As reported, the global NPS market continues to be characterised by the emergence of many new substances belonging to diverse chemical groups. A growing stream of pharmaceutical preparations of unclear origin destined for non-medical use, together with poly drug use and poly drug trafficking, adds unprecedented levels of complexity to the drug problem.
The non-medical use of prescription drugs has been identified as a major threat to public health and law enforcement worldwide. As highlighted already in the 2017 World Drug Report, opioids remain the most harmful drug type, accounting for 76% of deaths where drug use disorders were implicated. Confirming the trend registered in 2016, increased availability of Tramadol – an opioid used to treat moderate-to-severe pain – has become a growing concern in parts of Africa and Asia, causing considerable harm to health. The global seizure of pharmaceutical opioids in 2016 was 87 tons, with seizures of Tramadol accounting for the majority (68 tons).
Cannabis continues to be the most widely consumed drug worldwide. UNODC estimates that roughly 3.9% of the global population aged 15–64 years used cannabis at least once in 2016 amounting to some 192.2 million people. This marks an increase compared to 183 million users registered worldwide in 2015. The global seizure of cannabis herb amounts to 4,682 tons 1% less than the seizure registered in the previous year (5,781 tons). The decline in the global quantity of cannabis herb seized may indicate a shift in the priorities of law enforcement authorities. This may be the case in North America where the availability of medical cannabis in many jurisdictions and new legal frameworks that allow the cultivation of cannabis for recreational use in some states of the United States may have played a role. On the other hand, there has been a 6% increase in the global seizure of cannabis resin which amounts to 1,631 tons in 2016 compared to 1,536 tons in 2015.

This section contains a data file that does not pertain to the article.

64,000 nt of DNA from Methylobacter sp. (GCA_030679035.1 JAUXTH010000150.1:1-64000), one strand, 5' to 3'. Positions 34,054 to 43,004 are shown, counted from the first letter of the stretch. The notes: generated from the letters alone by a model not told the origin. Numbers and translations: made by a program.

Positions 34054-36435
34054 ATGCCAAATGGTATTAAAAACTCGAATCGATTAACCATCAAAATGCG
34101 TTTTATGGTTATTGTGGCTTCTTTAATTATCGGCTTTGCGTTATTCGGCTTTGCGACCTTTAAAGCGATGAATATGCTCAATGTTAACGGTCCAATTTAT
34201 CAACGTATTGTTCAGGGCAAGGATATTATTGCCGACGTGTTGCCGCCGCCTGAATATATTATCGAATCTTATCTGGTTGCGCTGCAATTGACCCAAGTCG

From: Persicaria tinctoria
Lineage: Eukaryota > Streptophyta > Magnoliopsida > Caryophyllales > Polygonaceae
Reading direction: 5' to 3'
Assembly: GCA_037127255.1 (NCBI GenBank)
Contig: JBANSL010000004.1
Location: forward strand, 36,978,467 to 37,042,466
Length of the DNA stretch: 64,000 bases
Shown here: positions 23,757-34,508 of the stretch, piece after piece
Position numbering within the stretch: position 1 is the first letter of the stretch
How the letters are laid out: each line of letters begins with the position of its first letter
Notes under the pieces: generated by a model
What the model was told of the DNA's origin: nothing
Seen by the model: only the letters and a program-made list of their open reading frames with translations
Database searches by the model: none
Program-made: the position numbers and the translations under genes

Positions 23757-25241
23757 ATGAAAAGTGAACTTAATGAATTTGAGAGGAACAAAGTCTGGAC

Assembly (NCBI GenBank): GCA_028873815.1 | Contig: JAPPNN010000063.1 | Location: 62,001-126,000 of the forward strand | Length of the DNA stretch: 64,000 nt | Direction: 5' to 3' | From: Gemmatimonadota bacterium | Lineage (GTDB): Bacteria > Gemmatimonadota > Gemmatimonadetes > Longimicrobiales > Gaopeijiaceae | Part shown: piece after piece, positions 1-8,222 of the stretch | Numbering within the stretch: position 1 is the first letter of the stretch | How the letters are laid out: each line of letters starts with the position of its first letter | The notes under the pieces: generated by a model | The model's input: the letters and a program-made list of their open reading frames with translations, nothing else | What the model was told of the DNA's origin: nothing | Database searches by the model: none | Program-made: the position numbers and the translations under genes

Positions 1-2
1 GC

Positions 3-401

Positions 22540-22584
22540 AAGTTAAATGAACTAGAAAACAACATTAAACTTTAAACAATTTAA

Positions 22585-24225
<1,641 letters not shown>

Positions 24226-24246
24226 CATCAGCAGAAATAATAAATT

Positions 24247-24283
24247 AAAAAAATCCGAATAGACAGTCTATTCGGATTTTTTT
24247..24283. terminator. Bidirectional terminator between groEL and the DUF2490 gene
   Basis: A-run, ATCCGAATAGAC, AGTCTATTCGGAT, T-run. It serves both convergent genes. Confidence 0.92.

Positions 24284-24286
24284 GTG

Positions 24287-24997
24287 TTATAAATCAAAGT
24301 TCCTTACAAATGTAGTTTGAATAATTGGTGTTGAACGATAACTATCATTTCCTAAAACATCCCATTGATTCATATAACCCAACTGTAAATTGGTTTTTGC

- Vulnerability of various age and gender groups
Worldwide, the number of people using drugs at least once a year remained stable in 2016 around 275 million people, or roughly 5.6 % of the global population aged 15-64 years. According to the WHO, in 2015 roughly 450,000 people died because of drug use. Of those deaths, 167,750 were directly associated with drug use disorders (mainly overdoses).
From a gender perspective, the Report confirms previous year’s trend: men tend to use drugs more often than women. However, when it comes to the use of opioids and tranquillisers, women reach levels comparable to men, if not higher. Moreover, while women typically start using substances later than men, once they have initiated, women tend to increase their rate of consumption of alcohol, cannabis, cocaine and opioids more rapidly than men as well as develop drug use disorders at a faster rate. However, women continue to account for only one in five people in treatment, signalling a need for creating drug use treatments tailored to the specific needs of women.